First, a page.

Two Women Civil Partners Wanted To Share A Cell. The High Court Didn’t Agree
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Two Women Civil Partners Wanted To Share A Cell. The High Court Didn’t Agree

By Natasha Holcroft-Emmess, Associate Editor 24 Mar 2016
Family, LGBTQ+, Women

Michelle and Stephanie Hopkins were civil partners. Michelle suffered from severe back pain (following a period of paralysis from the waist down) Stephanie cared for her. 

In 2014, both women were sentenced for child cruelty and served their sentences in the same prison. The prison had a rule that couples in intimate relationships could not share cells, so they were separated. Michelle challenged this rule on the grounds that, among other things, it was inhuman and degrading treatment (Article 3 ECHR), it was a breach to her right to respect for private life (Article 8 ECHR) and was discrimination on the grounds of her disability.

What is degrading treatment?

Before serving their time, Stephanie had helped Michelle with essential daily activities such as going to the toilet and moving around. Michelle argued this meant their forced separation amounted to ‘degrading treatment’.

The right not to be inhumanly treated is taken particularly seriously. Any infringement of it cannot be justified. However, treatment must reach a certain level of severity to be classed as ‘inhuman or degrading’. In this case, Michelle’s needs were seen to in the prison. Therefore, the judge said the fact that Stephanie was not caring for her 24/7 did not amount to degrading treatment.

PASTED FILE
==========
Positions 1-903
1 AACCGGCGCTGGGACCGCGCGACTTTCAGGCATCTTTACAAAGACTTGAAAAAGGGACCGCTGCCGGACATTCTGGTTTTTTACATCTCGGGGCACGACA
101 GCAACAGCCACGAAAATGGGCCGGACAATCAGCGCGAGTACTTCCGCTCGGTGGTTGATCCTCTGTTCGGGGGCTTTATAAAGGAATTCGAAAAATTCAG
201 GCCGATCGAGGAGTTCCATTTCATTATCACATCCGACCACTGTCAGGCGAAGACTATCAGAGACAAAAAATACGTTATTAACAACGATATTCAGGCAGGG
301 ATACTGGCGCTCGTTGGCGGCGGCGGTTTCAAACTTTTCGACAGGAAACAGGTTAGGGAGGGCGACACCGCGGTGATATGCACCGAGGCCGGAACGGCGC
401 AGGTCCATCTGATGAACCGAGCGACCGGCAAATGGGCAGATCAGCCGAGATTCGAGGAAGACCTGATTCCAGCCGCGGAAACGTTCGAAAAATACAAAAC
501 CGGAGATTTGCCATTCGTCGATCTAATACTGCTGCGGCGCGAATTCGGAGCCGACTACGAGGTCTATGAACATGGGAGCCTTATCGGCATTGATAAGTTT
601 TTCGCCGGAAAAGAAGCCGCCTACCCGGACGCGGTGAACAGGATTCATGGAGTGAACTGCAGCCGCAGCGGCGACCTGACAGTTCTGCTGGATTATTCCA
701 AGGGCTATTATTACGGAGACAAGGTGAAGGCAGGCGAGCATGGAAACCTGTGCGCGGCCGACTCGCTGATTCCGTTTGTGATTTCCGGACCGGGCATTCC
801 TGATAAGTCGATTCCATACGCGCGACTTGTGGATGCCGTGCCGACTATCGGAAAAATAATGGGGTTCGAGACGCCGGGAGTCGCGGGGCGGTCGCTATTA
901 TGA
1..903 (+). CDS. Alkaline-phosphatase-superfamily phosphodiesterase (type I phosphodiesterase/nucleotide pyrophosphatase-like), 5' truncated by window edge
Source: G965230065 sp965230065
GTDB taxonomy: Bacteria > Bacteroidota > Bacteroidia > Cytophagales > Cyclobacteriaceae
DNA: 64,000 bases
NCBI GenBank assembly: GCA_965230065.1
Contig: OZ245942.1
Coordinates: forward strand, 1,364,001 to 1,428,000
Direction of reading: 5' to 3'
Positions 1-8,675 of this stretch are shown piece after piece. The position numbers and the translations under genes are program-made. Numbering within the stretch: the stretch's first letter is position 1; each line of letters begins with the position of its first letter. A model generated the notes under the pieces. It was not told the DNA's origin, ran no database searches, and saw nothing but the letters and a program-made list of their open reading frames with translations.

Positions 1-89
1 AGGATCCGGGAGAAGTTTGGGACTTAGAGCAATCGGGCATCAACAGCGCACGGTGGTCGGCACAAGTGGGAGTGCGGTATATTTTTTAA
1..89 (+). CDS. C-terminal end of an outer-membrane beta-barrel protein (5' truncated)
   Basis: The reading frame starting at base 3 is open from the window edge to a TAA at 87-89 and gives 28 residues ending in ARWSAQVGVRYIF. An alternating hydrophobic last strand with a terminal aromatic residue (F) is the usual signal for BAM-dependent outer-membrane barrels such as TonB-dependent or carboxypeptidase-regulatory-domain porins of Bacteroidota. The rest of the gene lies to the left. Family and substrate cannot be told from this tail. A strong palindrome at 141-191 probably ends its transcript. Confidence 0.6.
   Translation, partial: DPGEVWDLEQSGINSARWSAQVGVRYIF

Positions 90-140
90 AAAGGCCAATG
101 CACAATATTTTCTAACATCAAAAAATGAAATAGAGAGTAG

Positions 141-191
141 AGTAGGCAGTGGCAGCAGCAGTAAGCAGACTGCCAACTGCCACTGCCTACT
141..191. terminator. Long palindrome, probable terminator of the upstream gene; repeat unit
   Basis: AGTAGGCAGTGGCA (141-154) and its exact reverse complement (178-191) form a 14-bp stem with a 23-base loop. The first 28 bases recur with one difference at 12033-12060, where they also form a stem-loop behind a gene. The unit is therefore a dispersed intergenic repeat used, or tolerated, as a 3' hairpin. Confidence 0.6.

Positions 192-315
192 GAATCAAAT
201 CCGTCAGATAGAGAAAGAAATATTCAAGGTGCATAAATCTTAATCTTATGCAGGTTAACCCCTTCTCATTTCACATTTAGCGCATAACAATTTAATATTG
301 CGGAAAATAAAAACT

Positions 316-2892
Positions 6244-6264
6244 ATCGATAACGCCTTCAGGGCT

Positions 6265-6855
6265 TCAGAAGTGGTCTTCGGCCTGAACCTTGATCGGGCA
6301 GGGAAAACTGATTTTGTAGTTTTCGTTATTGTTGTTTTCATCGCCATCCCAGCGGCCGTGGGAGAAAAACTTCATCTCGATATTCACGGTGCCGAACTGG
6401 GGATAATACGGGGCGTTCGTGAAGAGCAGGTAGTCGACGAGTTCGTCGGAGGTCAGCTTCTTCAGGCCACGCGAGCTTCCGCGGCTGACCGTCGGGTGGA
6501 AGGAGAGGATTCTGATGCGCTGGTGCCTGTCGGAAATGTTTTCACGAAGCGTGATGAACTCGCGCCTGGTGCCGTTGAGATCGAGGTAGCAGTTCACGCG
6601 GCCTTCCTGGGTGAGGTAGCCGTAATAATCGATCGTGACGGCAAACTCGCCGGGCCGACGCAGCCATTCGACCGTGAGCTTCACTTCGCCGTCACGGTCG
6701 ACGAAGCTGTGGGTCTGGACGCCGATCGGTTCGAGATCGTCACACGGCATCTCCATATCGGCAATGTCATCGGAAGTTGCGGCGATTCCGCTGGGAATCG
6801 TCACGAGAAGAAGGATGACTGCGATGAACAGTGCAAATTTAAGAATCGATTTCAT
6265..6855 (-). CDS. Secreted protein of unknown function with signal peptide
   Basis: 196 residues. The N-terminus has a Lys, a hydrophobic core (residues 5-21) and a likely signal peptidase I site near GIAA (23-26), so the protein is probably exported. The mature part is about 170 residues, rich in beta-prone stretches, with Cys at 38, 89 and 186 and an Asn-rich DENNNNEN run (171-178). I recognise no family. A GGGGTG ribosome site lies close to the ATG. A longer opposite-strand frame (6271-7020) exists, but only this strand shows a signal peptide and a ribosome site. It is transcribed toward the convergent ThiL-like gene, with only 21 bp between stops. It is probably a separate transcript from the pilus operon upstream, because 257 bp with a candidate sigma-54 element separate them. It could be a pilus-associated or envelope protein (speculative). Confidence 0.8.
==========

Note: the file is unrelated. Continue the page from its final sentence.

Interestingly, the judge also noted that when a prisoner is serving a sentence, they give up a level of enjoyment they have in the rest of their lives. Prisoners have human rights because prisoners are human. But the content of that human right can depend on the situation. So although couples can share a bedroom in other situations, in the prison context, restricting this right did not amount to degrading treatment.

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What about a right to respect for her private life?

The judge made a similar point in respect of Michelle’s right to respect for her private life. He pointed out that the Article 8 (privacy) rights of a prisoner serving their sentence are different and much more limited than those of someone who is free. Moreover, the couple had plenty of time to spend with one another during the day when they were not in their cells.

Disability Discrimination

The judge was satisfied that Michelle’s condition was a disability. Under the Equality Act 2010 (section 20) there is a duty to make reasonable adjustments for people with disabilities. The judge said the prison had made reasonable adjustments for Michelle’s disability and that Stephanie was not the only person who could provide the help. Michelle argued that no account had been taken of her disability when she and Stephanie were separated (section 149 Equality Act). The judge did not agree, as it was clear the prison officers had taken this into account.

What does this show us about human rights?

Prisoners have human rights and the right to be treated equally. However this judgment shows that human rights are flexible concepts. What amounts to a human rights breach in one context, might not in another.

This is a plain-English summary of a High Court decision. You can read the full judgment here.

You can read more about human rights and the justice system here, and read our plain-English summaries of key human rights cases about justice here. We also have resources about how human rights can help people with disabilities here.

About The Author

Natasha Holcroft-Emmess Associate Editor

Natasha studied BA Jurisprudence and the BCL at Oxford University. She qualified as a solicitor at a London law firm before returning to Oxford to undertake an MPhil, researching international human rights law.

Natasha studied BA Jurisprudence and the BCL at Oxford University. She qualified as a solicitor at a London law firm before returning to Oxford to undertake an MPhil, researching international human rights law.